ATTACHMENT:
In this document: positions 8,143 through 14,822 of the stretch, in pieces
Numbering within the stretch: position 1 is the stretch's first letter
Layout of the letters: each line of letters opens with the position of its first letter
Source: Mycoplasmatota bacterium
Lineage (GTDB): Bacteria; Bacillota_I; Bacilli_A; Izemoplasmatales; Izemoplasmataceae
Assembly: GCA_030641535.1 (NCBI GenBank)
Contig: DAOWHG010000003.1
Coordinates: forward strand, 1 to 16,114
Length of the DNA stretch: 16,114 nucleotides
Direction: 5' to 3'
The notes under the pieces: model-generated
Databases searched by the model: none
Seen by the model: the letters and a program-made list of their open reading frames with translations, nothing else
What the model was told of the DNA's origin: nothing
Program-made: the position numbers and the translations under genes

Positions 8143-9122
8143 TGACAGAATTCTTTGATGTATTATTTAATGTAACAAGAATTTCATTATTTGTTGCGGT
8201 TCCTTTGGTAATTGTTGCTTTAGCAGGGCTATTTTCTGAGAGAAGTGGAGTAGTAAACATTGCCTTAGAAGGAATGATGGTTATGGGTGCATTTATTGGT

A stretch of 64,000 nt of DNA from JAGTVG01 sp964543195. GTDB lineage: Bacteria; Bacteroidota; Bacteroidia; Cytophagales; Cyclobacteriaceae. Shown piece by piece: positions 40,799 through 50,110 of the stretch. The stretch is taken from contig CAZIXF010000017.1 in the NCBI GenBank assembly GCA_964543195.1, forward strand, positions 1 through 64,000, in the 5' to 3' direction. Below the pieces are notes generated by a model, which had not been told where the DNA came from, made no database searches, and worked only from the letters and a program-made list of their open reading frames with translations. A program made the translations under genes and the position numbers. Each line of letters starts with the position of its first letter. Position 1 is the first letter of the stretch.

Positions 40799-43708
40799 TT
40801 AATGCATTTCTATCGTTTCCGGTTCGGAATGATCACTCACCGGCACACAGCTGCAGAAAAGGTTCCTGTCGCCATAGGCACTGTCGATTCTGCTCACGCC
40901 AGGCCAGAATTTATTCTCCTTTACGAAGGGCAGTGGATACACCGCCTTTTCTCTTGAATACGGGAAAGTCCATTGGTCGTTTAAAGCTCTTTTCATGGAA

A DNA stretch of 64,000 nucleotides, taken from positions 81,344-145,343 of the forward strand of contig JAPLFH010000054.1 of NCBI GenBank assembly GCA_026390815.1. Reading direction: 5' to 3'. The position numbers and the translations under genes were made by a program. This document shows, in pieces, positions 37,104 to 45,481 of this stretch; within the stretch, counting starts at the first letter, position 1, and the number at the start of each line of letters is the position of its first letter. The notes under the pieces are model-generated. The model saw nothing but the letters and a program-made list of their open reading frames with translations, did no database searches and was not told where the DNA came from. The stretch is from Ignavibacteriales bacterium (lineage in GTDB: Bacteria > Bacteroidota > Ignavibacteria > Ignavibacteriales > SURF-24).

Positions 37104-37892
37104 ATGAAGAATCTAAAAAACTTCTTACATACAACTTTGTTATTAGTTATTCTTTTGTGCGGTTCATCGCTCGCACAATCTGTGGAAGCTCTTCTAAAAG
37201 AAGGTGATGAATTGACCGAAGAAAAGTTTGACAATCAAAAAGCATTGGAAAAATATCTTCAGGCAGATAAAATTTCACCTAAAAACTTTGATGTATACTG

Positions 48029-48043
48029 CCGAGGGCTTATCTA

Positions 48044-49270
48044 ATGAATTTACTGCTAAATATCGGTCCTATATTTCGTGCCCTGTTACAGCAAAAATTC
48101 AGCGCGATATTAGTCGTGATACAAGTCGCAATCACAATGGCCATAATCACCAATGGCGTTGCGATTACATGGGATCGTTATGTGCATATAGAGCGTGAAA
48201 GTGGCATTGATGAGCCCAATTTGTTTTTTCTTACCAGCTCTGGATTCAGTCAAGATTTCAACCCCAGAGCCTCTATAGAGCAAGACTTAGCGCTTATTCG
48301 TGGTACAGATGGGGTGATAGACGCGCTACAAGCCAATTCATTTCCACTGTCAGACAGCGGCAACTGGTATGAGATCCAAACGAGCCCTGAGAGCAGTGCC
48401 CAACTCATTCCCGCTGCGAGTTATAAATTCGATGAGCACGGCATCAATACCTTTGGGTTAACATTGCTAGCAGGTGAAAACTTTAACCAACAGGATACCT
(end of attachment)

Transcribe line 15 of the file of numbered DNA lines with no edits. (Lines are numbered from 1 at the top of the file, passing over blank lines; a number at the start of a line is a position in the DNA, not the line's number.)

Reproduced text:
Program-made: the position numbers and the translations under genes